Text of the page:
Preferential Reasoning for Ontologies

Michael Harrison and Reid Swan


What follows is a high-level overview of the theory section of the project. The paper linked in the sidebar presents a rigorous discussion of everything presented on this page, as well as containing an appendix with proofs of all claims presented here. It should be the first reference for clearer or more in-depth discussions on the content of this page.


Description logics are a family of logic languages used to represent knowledge in terms of concepts, roles and individuals. A set of description logic statements form a knowledge base. Using a precise semantics, it is possible for an automated system to use the information represented in the knowledge base to derive conclusions.
However, classical entailment is hampered by the monotonicity property, which states that once a conclusion has been drawn or a statement is entailed, no extension of the knowledge base will cause that conclusion to be retracted. To illustrate this, we consider the example of Whales. A Whale is a Mammal. Mammals are LandDwellers. Whales are SeaDwellers, and SeaDwellers are not LandDwellers. While it is easy to revise our mental models to attain a consistent model of this situation (Whales are an exceptional type of Mammal), a reasoner, constrained by monotonicity, will always see Whales as inconsistent.
The solution to this is to use a non-monotonic reasoning system. One such system is preferential reasoning, proposed by Kraus, Lehmann and Magidor1. Instead of defining an entailment procedure, they proposed how any rational non-monotonic reasoner should behave in a set of inference rules known as the KLM postulates and rational monotonicity. Rational closure was defined in a follow up paper by Lehmann and Magidor2 to be the minimum set of statements entailed by any non-monotonic reasoning system. The algorithm to compute rational closure constructs a ranking of a given set of defeasible axioms based on their exceptionality, and uses this construction to determine if statements are entailed.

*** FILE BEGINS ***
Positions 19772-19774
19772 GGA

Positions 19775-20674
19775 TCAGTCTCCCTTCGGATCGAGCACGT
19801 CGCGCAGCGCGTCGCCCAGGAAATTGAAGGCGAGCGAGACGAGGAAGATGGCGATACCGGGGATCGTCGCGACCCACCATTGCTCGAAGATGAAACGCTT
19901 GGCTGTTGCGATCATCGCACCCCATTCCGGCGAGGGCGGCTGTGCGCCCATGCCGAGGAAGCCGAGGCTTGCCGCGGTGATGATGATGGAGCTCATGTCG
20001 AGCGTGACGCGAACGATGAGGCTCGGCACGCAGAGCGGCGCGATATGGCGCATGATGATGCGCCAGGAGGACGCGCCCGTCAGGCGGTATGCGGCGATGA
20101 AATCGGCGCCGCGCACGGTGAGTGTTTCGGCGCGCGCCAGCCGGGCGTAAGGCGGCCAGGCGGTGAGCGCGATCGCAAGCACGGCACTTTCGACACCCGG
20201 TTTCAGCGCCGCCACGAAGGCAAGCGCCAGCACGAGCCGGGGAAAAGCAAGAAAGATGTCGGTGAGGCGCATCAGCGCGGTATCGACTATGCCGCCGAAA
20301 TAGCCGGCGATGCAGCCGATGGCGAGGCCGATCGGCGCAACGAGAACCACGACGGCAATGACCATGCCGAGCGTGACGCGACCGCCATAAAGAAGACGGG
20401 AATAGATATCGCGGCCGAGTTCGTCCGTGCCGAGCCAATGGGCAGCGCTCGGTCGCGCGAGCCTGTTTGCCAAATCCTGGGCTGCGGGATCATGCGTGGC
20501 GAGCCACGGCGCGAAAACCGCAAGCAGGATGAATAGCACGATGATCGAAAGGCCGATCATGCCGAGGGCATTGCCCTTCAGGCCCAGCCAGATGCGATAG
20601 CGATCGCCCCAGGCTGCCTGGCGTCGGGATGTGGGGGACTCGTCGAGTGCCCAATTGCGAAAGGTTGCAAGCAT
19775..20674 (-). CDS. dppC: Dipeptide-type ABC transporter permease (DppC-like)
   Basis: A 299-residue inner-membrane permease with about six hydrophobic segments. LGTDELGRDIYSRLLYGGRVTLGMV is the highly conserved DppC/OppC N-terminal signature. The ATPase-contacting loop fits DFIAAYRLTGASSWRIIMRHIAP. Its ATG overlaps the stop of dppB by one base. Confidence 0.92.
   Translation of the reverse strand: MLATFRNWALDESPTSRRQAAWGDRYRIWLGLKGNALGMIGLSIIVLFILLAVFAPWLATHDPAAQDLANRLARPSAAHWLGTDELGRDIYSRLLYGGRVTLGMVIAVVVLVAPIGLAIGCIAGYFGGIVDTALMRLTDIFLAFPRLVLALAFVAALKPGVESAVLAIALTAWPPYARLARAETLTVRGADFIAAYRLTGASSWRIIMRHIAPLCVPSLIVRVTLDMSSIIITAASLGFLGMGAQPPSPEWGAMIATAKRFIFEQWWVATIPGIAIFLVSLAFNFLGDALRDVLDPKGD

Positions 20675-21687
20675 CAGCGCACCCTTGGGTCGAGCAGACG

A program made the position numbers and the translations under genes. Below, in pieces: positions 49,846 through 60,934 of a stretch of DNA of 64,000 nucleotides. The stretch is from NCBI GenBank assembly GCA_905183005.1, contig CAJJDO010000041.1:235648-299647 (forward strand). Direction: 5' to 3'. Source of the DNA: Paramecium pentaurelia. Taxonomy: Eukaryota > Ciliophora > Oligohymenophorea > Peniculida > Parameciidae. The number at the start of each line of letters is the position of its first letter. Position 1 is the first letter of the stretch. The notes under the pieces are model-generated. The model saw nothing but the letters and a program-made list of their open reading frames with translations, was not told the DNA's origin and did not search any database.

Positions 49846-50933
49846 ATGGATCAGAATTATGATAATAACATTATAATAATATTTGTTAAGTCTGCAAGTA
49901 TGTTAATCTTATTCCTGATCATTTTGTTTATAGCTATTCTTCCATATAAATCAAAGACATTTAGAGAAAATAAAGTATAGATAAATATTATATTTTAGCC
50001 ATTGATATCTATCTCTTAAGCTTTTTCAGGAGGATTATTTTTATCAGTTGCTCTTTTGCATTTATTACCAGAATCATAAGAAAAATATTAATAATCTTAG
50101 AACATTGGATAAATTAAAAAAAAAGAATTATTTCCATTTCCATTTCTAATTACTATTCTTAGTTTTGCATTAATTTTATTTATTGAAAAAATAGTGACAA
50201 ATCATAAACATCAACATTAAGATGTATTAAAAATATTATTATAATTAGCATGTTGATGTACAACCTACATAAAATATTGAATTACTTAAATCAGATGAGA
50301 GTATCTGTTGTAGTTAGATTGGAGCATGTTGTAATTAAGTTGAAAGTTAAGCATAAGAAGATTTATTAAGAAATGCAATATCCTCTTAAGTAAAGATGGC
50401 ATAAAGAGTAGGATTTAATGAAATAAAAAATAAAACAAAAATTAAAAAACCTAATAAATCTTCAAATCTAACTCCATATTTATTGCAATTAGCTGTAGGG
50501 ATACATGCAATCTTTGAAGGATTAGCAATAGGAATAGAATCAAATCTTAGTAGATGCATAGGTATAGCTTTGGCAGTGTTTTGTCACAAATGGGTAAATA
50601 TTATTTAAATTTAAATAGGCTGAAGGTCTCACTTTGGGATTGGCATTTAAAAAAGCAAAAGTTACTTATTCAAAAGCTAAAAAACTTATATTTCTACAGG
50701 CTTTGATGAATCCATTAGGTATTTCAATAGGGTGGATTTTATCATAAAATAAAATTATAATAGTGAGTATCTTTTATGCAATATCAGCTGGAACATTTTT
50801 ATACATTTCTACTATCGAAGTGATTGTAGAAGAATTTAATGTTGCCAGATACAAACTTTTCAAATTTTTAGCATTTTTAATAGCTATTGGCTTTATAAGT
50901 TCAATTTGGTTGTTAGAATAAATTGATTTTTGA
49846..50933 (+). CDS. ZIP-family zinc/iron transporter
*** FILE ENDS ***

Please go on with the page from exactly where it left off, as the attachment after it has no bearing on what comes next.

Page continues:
It is possible, however, to supply a user-defined ranking to this entailment procedure. The goal of the theoretical part of this project was to characterize what happens when a user-defined ranking is supplied to this procedure.

User-defined rankings are rational

A ranking is defined as a partition of the set of defeasible axioms in a conditional knowledge base into a set of ranks, with each of these ranks being given an index from 0. One of the initial major results of the paper is presented in theorems 4.5 and 4.6:

Theorems 4.5 & 4.6:
Any user-defined ranking satisfies the KLM postulates and rational monotonicity.

This means that it is possible for a user to define their own ranking of statements and reason with it without any changes, without losing out on the desirable properties of the KLM postulates and rational monotonicity. This ranking allows the user to indicate a preference on statements - in other words, to define which statements they view as the most important - and the reasoner will respect this preference while adhering to the KLM postulates and rational monotonicity. This results in more intuitive modelling, and allows the user to communicate some knowledge of the situation being modelled which is not easily communicated using only rational closure.

Equivalence of user-defined rankings